his week, the life of all things environmental hopped in the fast lane for me. Outdoor education by day, hiking tours here and there on evenings, and time in a canoe. Plenty of time in a canoe — I enjoyed shutting off the phone for a couple of days and just exploring on the rivers of south Bruce Peninsula.
All of this outdoor time has many side benefits. Other than the exposure to nature, there is also a cultural exchange between people.
I want to talk about a guided hike I did this weekend, where the participants were all young adults who are newcomers to Canada (ages 18 to 22). The program they are involved in exposes them to Canadian cultural and environmental life, and creates bonding experiences for people who come from foreign countries.
As part of the program criteria, I planned a six-hour hike that involved a stovetop cookout for lunch. Everything was to be carried in and out of the forest on the trail. I showed them the area I knew best- the stretch of Escarpment between Queenston and St. Davids.
I never thought as a kid playing around in those forests that I would ever have such a rich opportunity. This hike was memorable for so many reasons.
One by one, someone would end up near the front of the line with me and we would chat. They came from Syria, Sudan, Lebanon, Jordan, and Vietnam, to name some home countries. Some are in school, others are working, some have returned to visit, and others haven’t.
The rainfall prior to the hike made puddles into ponds, and made ponds where water generally never collects to begin with. Each of the hikers embraced the mud-fest. It also brought out a lot of wildlife which was always exciting to showcase. Some of these people have never seen a salamander or touched a toad before.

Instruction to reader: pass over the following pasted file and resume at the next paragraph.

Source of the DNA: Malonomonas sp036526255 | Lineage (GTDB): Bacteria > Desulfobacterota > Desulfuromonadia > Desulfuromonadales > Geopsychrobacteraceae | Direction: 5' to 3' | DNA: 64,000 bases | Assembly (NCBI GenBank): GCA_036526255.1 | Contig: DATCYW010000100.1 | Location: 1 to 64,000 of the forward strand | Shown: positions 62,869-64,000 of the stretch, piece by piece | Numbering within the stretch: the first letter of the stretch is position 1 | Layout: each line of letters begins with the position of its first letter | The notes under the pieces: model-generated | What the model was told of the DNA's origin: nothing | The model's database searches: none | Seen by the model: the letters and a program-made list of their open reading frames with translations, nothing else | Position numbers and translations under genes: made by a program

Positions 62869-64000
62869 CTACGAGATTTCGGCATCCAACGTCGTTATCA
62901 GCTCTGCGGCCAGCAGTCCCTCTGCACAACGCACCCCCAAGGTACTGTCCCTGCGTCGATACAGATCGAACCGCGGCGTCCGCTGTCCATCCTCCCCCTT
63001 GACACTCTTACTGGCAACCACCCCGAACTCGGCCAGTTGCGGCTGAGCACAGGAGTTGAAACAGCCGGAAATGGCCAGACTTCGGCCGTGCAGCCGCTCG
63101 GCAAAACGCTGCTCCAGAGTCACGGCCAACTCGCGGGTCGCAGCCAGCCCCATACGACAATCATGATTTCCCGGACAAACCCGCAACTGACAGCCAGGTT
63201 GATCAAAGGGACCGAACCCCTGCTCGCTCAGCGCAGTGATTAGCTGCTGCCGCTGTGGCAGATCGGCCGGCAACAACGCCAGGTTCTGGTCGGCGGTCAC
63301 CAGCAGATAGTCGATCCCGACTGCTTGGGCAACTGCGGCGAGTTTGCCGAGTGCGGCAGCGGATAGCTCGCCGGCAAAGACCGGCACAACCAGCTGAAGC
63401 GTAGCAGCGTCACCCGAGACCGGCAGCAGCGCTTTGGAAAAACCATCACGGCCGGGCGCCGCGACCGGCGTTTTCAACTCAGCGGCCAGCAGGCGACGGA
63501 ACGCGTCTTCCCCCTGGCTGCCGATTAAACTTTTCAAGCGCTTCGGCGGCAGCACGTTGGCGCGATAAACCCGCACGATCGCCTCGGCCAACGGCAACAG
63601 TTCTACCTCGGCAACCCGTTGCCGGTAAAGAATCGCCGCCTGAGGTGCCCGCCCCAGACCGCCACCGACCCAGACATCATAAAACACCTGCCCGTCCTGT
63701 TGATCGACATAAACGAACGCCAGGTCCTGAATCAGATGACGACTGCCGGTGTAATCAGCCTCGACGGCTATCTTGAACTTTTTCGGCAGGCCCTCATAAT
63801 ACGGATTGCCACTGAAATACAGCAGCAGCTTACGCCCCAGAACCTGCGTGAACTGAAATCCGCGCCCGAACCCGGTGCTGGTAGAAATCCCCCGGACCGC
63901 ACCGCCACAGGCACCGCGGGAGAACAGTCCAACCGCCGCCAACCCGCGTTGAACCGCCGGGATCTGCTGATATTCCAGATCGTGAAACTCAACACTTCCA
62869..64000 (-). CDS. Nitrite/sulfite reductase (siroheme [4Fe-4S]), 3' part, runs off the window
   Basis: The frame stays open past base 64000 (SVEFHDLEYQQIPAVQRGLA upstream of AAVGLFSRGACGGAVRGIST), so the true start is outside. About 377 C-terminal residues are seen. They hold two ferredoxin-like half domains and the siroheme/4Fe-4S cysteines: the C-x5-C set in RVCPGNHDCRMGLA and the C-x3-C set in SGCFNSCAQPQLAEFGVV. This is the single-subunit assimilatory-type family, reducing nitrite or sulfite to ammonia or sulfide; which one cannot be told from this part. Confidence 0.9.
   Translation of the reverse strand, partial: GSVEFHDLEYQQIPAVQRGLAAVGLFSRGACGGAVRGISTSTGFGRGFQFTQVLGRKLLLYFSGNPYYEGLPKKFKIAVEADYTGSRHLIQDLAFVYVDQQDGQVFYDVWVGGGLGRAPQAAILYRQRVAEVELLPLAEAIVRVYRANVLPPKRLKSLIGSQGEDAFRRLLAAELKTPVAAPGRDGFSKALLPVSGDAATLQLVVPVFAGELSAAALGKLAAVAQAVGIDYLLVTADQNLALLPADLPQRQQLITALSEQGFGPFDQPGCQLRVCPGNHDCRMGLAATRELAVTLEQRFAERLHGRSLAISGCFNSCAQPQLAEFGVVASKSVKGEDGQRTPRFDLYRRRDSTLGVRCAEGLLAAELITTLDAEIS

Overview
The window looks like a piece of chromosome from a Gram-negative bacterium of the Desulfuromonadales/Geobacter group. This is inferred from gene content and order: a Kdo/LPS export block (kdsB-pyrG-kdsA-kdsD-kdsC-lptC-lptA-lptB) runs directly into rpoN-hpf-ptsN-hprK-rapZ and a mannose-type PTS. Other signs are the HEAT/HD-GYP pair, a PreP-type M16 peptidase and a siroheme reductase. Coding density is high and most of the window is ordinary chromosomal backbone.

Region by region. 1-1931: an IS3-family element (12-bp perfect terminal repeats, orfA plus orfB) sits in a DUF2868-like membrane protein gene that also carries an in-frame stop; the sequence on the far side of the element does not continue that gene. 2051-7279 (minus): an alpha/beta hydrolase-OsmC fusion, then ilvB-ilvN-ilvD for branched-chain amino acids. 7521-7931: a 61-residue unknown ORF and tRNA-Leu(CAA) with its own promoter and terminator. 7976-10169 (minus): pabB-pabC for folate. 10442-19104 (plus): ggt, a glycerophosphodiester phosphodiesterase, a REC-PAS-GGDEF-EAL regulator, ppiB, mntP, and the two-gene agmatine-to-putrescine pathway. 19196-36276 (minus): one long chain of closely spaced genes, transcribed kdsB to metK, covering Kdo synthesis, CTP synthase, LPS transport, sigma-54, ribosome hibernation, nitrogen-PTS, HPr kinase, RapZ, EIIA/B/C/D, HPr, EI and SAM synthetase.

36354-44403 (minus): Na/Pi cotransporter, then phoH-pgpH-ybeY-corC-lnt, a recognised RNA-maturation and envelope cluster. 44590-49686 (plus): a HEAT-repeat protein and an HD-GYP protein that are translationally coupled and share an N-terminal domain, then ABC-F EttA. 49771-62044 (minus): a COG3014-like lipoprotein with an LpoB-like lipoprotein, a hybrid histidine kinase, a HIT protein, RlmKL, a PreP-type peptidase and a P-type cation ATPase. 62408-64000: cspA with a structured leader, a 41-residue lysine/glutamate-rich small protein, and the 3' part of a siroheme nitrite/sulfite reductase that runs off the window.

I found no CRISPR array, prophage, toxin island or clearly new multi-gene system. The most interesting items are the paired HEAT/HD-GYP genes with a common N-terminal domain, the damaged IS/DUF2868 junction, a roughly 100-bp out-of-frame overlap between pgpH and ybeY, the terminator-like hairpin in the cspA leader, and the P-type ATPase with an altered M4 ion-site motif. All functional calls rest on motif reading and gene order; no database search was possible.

We all had soakers within an hour of hiking. Towards the end, some of the guys were fully laying in the streams and mud puddles, just drenched with water and joy.
They all took many photos during the hike. What a time to be alive, where with the click of a button, these people can share a photo back home. However, I also learned that for some, contacting home is never that easy.
I am blown away that in those conditions, nobody once really complained. It was a great atmosphere in terms of both the wild trail conditions and the upbeat group. What a lifetime experience for these young adults, and I think it’s special that they could do something like this right here in Niagara-on-the-Lake.
The heavy thunderstorms knocking at the door on that Saturday morning nearly had me cancel the hike for the safety of the hikers. After a calculated read of the radar, I am so glad I didn’t. The day was as amazing for me as I believe it was for them.